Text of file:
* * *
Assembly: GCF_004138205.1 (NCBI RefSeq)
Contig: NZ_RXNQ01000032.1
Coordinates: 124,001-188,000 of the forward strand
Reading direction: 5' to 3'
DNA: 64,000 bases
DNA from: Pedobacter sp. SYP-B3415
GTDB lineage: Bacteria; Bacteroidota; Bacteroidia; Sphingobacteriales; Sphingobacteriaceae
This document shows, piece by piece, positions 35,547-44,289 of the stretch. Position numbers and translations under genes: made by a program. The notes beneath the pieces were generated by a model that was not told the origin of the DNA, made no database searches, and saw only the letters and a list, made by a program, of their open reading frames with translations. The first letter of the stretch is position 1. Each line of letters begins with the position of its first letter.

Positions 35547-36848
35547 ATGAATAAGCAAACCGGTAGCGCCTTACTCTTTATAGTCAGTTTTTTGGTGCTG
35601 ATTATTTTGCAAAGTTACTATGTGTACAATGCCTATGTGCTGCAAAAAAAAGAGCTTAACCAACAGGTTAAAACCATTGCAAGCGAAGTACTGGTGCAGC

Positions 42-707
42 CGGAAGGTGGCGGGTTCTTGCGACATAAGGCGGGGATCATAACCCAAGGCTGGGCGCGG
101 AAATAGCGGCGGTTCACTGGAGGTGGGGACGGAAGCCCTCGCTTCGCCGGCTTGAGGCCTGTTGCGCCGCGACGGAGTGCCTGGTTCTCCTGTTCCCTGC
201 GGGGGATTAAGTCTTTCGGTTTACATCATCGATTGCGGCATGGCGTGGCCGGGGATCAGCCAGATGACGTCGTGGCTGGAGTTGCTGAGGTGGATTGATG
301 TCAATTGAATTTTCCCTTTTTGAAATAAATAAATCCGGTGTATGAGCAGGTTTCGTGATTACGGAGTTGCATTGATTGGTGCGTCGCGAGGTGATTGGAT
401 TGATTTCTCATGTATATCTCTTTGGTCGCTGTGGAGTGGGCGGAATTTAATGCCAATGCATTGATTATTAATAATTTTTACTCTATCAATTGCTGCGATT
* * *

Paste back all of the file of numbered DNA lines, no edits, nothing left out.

Assembly: GCF_004138205.1 (NCBI RefSeq)
Contig: NZ_RXNQ01000032.1
Coordinates: 124,001-188,000 of the forward strand
Reading direction: 5' to 3'
DNA: 64,000 bases
DNA from: Pedobacter sp. SYP-B3415
GTDB lineage: Bacteria; Bacteroidota; Bacteroidia; Sphingobacteriales; Sphingobacteriaceae
This document shows, piece by piece, positions 35,547-44,289 of the stretch. Position numbers and translations under genes: made by a program. The notes beneath the pieces were generated by a model that was not told the origin of the DNA, made no database searches, and saw only the letters and a list, made by a program, of their open reading frames with translations. The first letter of the stretch is position 1. Each line of letters begins with the position of its first letter.

Positions 35547-36848
35547 ATGAATAAGCAAACCGGTAGCGCCTTACTCTTTATAGTCAGTTTTTTGGTGCTG
35601 ATTATTTTGCAAAGTTACTATGTGTACAATGCCTATGTGCTGCAAAAAAAAGAGCTTAACCAACAGGTTAAAACCATTGCAAGCGAAGTACTGGTGCAGC

Positions 42-707
42 CGGAAGGTGGCGGGTTCTTGCGACATAAGGCGGGGATCATAACCCAAGGCTGGGCGCGG
101 AAATAGCGGCGGTTCACTGGAGGTGGGGACGGAAGCCCTCGCTTCGCCGGCTTGAGGCCTGTTGCGCCGCGACGGAGTGCCTGGTTCTCCTGTTCCCTGC
201 GGGGGATTAAGTCTTTCGGTTTACATCATCGATTGCGGCATGGCGTGGCCGGGGATCAGCCAGATGACGTCGTGGCTGGAGTTGCTGAGGTGGATTGATG
301 TCAATTGAATTTTCCCTTTTTGAAATAAATAAATCCGGTGTATGAGCAGGTTTCGTGATTACGGAGTTGCATTGATTGGTGCGTCGCGAGGTGATTGGAT
401 TGATTTCTCATGTATATCTCTTTGGTCGCTGTGGAGTGGGCGGAATTTAATGCCAATGCATTGATTATTAATAATTTTTACTCTATCAATTGCTGCGATT